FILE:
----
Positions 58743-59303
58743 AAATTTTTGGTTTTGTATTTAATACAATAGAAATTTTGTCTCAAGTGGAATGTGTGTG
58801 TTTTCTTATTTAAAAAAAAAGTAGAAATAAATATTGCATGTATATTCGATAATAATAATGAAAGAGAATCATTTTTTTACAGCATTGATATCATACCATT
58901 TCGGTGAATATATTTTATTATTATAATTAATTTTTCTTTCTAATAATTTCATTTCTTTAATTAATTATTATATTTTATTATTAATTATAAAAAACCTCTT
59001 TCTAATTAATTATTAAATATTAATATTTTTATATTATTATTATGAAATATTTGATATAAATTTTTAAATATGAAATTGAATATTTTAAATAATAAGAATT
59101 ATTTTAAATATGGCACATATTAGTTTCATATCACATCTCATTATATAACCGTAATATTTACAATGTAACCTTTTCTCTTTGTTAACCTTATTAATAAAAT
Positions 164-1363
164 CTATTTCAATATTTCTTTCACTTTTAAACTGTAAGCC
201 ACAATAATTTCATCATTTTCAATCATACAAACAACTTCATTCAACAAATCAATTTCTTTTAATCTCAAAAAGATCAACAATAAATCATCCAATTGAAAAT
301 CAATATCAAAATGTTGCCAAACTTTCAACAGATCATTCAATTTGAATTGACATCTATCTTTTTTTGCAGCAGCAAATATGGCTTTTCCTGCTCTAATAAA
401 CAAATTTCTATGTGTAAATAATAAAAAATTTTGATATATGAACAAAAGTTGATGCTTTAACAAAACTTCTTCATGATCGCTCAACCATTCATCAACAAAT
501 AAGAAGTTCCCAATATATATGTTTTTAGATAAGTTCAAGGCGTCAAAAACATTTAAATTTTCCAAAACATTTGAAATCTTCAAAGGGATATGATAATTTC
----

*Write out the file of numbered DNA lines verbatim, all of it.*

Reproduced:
Positions 58743-59303
58743 AAATTTTTGGTTTTGTATTTAATACAATAGAAATTTTGTCTCAAGTGGAATGTGTGTG
58801 TTTTCTTATTTAAAAAAAAAGTAGAAATAAATATTGCATGTATATTCGATAATAATAATGAAAGAGAATCATTTTTTTACAGCATTGATATCATACCATT
58901 TCGGTGAATATATTTTATTATTATAATTAATTTTTCTTTCTAATAATTTCATTTCTTTAATTAATTATTATATTTTATTATTAATTATAAAAAACCTCTT
59001 TCTAATTAATTATTAAATATTAATATTTTTATATTATTATTATGAAATATTTGATATAAATTTTTAAATATGAAATTGAATATTTTAAATAATAAGAATT
59101 ATTTTAAATATGGCACATATTAGTTTCATATCACATCTCATTATATAACCGTAATATTTACAATGTAACCTTTTCTCTTTGTTAACCTTATTAATAAAAT
Positions 164-1363
164 CTATTTCAATATTTCTTTCACTTTTAAACTGTAAGCC
201 ACAATAATTTCATCATTTTCAATCATACAAACAACTTCATTCAACAAATCAATTTCTTTTAATCTCAAAAAGATCAACAATAAATCATCCAATTGAAAAT
301 CAATATCAAAATGTTGCCAAACTTTCAACAGATCATTCAATTTGAATTGACATCTATCTTTTTTTGCAGCAGCAAATATGGCTTTTCCTGCTCTAATAAA
401 CAAATTTCTATGTGTAAATAATAAAAAATTTTGATATATGAACAAAAGTTGATGCTTTAACAAAACTTCTTCATGATCGCTCAACCATTCATCAACAAAT
501 AAGAAGTTCCCAATATATATGTTTTTAGATAAGTTCAAGGCGTCAAAAACATTTAAATTTTCCAAAACATTTGAAATCTTCAAAGGGATATGATAATTTC